Buy the head, build the skirt.

Share this post


Link to post
Share on other sites

I have a guy that makes soft plastics. I buy them from him and can get custom colors, more softener, more salt...etc. I'm getting into making my own hula grubs, which is one of my staple lures. While I'm at it, I'm going to pick up a mold for single tail grubs just so I can play with them as well. I fish grubs more than anything else and I'm not 100% happy with anything on the market, so that's what I'm planning on doing it for. Grubs are the forgotten lure, so there isn't a bunch of attention paid to them by the big boys and there isn't enough demand for smaller shops to fool with them. Therefore, I'll be starting up right before summertime. I MAY get a senko style mold too, but I doubt it since they are so available and I really don't throw them enough. I burn through some grubs though!

Like the other guys have said, I don't see a way to get into it for less than 300 bucks. I didn't even think about a respirator...good call. I don't need anything else adding to my cancer profile.

I tie my own skirts for jigs and spinner baits. I can attest that it is much cheaper to buy the jig heads in bulk, painted or unpainted, and tie your skirts that way. Melting lead is a pain and I really didn't enjoy it. I've sold all of my molds. I mainly use poison tail jig heads, which you can purchase direct from many different tackle stores or guys online. I only have about 20 jigs that I've built, and those see less and less action with the amount of canoe fishing that I do these days. Pitching jigs from a canoe is an art that I can't master for some reason.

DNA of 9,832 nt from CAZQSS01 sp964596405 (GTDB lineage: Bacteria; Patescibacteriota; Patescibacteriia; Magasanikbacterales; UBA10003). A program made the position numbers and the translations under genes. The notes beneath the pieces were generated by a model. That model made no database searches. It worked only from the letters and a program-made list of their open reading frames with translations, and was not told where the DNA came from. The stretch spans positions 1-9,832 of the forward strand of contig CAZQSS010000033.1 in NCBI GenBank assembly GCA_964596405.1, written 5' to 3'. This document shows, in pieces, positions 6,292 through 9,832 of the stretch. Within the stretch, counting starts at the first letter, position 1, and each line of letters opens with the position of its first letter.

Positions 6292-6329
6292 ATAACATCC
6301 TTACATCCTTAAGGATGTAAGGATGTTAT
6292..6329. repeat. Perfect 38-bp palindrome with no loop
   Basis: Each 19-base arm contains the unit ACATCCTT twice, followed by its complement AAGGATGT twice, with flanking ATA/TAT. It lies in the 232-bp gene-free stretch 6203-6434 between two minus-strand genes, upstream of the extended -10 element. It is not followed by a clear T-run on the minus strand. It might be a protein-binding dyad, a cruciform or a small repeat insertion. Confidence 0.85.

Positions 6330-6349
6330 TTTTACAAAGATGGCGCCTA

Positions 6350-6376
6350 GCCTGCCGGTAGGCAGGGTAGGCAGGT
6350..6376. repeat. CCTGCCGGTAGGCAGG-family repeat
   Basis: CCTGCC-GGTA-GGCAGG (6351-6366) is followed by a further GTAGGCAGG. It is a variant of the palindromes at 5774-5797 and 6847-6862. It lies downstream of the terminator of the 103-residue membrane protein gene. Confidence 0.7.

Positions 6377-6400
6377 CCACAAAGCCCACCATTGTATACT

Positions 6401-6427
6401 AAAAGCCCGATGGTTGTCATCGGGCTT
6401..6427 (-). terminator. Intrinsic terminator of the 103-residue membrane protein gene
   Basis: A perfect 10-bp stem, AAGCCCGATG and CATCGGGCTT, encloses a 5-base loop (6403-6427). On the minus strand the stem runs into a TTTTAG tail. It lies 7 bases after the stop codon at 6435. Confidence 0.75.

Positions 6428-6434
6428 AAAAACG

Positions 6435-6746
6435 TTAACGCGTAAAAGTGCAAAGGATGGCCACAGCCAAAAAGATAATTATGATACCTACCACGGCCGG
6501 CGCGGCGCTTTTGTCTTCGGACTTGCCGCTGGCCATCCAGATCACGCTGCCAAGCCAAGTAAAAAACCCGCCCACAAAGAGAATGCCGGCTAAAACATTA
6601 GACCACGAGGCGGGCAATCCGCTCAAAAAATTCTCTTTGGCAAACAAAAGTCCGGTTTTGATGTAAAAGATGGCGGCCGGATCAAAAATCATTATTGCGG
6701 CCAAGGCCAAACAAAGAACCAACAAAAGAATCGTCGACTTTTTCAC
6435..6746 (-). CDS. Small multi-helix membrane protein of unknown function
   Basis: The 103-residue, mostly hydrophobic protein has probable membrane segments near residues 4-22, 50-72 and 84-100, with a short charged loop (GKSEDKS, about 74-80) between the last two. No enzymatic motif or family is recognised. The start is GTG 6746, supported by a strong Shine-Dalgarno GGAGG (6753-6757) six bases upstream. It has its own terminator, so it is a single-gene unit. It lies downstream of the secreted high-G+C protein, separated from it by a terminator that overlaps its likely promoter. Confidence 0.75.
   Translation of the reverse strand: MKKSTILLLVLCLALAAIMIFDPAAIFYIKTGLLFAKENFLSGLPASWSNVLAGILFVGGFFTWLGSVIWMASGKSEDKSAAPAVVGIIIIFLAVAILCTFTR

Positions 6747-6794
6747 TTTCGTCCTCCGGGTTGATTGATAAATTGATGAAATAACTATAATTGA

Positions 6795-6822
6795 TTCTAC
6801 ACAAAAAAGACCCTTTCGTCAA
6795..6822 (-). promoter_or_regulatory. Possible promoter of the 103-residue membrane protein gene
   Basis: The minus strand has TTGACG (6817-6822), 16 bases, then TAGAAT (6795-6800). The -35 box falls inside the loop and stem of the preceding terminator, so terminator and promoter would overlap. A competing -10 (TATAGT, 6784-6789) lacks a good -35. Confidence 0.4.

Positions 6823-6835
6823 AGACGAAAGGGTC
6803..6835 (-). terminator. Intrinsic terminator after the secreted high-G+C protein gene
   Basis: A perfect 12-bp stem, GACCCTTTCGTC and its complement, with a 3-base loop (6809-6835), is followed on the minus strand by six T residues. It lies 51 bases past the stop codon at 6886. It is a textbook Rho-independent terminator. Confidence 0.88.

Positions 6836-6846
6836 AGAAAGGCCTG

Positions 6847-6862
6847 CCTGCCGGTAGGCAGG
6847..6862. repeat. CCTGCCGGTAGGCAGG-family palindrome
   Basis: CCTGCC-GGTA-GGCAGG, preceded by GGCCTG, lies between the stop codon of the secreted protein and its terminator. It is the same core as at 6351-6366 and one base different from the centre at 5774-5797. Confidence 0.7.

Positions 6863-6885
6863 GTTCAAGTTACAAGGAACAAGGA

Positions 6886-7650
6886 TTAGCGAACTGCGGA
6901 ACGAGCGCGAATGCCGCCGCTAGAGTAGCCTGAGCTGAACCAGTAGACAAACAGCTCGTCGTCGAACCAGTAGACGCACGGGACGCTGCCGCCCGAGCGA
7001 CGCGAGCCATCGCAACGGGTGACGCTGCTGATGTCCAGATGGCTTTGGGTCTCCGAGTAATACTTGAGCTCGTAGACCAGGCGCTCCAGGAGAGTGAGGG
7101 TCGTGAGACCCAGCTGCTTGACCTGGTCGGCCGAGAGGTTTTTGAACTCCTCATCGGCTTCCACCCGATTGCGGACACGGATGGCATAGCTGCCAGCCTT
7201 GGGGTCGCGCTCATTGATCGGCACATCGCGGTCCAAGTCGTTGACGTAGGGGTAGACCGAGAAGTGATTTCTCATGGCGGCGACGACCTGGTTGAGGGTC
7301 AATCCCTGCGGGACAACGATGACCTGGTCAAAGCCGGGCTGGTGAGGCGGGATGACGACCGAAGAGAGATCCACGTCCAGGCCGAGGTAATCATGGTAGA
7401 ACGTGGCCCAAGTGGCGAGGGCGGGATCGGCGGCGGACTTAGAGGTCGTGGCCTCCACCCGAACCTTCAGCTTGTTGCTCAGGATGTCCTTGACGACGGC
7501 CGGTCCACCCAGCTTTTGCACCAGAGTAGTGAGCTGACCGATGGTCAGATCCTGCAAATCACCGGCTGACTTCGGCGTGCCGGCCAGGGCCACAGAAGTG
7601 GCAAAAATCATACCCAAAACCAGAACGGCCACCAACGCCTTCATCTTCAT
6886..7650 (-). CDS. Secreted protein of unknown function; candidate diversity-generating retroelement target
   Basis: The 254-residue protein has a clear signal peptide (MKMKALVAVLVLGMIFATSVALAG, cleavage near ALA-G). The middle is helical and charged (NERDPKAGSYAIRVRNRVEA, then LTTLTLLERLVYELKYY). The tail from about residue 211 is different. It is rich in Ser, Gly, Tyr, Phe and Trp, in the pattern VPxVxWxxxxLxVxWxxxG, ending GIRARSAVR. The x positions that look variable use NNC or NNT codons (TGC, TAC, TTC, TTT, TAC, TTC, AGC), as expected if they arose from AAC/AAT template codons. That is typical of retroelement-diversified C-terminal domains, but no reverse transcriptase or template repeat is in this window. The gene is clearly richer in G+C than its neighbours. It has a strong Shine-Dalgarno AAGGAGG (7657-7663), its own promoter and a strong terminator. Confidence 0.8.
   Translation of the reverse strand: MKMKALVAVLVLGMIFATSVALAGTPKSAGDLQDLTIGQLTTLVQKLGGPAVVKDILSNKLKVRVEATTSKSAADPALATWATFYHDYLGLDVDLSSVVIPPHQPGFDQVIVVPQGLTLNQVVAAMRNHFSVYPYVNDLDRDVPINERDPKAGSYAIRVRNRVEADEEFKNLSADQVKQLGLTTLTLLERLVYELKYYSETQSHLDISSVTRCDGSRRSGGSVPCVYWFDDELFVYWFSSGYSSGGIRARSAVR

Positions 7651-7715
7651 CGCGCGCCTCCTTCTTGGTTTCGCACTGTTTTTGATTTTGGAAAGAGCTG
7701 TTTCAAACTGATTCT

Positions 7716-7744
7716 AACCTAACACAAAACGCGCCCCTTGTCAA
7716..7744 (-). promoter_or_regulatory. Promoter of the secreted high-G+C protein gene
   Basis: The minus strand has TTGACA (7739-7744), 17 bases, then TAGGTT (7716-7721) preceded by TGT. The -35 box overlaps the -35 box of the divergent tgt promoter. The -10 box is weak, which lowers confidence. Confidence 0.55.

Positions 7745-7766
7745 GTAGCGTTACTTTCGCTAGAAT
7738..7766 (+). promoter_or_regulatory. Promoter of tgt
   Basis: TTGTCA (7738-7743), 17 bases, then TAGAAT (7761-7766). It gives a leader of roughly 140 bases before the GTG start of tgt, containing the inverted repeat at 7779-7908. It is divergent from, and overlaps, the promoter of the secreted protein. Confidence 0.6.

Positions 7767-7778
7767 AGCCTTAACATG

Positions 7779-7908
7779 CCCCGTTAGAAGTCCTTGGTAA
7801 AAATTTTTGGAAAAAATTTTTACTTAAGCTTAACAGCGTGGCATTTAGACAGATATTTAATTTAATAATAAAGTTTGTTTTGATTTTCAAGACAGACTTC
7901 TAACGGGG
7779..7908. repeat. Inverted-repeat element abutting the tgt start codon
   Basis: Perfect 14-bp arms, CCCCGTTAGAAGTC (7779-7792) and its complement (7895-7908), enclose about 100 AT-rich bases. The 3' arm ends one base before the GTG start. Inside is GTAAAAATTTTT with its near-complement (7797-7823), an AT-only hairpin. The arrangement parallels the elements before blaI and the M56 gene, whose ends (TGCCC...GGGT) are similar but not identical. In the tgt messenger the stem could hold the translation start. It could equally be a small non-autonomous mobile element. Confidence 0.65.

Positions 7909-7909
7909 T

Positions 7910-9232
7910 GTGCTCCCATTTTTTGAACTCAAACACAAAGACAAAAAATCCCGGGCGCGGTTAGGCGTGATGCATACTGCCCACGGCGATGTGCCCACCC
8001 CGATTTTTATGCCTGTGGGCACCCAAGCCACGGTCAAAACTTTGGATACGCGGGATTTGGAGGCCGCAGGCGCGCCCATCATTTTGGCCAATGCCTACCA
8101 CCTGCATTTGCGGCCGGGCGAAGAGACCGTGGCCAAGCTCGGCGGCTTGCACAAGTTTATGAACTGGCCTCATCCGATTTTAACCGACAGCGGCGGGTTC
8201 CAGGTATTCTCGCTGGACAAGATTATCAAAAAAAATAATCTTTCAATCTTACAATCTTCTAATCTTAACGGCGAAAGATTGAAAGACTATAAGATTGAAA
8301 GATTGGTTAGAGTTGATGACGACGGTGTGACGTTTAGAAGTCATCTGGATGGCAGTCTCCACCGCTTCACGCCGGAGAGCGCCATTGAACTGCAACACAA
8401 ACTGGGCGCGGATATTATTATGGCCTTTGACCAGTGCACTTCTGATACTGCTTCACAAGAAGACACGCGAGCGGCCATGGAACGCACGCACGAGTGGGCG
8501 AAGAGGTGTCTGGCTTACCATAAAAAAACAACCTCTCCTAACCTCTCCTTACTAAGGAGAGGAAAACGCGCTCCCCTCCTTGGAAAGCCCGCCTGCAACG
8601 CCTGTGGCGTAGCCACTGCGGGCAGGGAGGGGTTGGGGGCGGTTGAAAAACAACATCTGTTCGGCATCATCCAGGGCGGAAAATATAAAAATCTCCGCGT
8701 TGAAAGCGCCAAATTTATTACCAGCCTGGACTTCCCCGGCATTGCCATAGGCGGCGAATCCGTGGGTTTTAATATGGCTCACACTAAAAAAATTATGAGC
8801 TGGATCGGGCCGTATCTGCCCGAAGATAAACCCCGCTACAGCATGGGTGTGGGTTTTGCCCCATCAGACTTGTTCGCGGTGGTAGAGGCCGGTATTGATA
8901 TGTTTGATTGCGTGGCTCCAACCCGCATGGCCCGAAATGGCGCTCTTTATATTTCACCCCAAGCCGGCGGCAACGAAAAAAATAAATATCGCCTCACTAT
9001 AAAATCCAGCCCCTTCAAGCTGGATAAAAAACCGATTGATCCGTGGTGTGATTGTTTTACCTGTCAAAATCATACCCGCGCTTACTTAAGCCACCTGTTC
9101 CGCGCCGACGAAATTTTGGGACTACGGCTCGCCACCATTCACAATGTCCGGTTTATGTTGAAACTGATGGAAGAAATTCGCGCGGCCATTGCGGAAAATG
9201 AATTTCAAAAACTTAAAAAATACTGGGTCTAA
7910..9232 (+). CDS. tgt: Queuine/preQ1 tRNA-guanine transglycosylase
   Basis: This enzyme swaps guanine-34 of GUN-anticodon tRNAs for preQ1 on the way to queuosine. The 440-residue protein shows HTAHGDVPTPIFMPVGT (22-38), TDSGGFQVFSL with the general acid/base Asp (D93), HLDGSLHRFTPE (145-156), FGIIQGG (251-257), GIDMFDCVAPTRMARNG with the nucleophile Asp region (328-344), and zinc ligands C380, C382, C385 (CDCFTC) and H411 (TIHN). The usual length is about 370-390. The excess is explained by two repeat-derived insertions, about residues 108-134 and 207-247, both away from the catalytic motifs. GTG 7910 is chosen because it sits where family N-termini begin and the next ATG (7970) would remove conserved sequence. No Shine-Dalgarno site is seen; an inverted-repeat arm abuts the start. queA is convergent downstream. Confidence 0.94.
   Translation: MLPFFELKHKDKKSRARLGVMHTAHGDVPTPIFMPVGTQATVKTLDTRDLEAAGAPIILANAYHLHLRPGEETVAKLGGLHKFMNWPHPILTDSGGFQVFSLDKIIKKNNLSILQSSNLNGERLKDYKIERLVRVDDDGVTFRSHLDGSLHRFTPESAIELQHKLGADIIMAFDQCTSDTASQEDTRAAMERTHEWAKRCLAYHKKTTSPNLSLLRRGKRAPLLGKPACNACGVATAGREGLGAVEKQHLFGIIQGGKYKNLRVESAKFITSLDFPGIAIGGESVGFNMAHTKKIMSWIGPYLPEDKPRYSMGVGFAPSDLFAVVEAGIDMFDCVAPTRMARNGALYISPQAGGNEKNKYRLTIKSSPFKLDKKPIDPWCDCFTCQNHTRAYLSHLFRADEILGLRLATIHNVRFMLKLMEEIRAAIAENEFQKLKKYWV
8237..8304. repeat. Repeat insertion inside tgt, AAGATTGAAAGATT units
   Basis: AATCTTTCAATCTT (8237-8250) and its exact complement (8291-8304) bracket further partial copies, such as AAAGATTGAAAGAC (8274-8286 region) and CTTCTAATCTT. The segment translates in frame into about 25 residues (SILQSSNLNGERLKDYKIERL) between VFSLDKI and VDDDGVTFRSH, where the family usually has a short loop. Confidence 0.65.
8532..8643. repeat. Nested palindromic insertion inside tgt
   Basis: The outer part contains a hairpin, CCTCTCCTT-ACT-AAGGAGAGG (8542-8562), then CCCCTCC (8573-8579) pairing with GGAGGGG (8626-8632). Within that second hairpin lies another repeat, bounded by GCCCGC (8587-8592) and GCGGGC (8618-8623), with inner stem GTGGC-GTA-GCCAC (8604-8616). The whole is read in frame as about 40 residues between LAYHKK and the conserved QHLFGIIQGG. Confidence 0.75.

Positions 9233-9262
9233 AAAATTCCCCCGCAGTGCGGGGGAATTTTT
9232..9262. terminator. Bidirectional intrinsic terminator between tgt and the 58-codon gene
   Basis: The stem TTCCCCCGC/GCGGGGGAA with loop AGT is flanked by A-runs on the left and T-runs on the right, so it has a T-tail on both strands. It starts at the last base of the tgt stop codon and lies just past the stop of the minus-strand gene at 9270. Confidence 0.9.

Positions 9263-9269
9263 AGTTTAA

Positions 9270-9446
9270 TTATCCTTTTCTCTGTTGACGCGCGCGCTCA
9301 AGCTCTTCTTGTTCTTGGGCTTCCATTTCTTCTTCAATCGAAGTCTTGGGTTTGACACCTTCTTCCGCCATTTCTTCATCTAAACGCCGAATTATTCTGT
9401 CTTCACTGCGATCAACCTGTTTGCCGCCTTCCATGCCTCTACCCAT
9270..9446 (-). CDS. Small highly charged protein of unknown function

Share this post


Link to post
Share on other sites

Beware of the addiction. I started making jigs awhile back and got out of it as my fishing time became thing but now that its coming back so is my interest in jig making. Spent this winter and built my whole sauger box starting with 3 boxes of hooks and an empty plano. Then started working on my bass jigs........and now my first order of plasticol and colors came in last week. I havent bought any molds yet but Ive been buying Bondo Resin like crazy to make my own molds LOL. Spent most of saturday this week building some new skirts for the bass jigs I made earlier...yesterday I spent coiling wire and making some senko rigs like Kieth Poche was fishing a the classic just cause I wanted to try one. my next thing is looking at some rod building equipment.......it will just snowball but its fun as can be and rewarding when your hauling in fish 2:to 1 on your buddy who is fishing with his favorite store bought lure.

Share this post


Link to post
Share on other sites

Create an account or sign in to comment

You need to be a member in order to leave a comment

Create an account

Sign up for a new account in our community. It's easy!

Register a new account

Sign in

Already have an account? Sign in here.

Sign In Now
Sign in to follow this  

  • Recently Browsing   0 members

    No registered users viewing this page.

  • fishing forum

    fishing

    fishing rods

    fishing reels

    fishing forum

    fishing

    bass fish

    fish for bass
    fish

×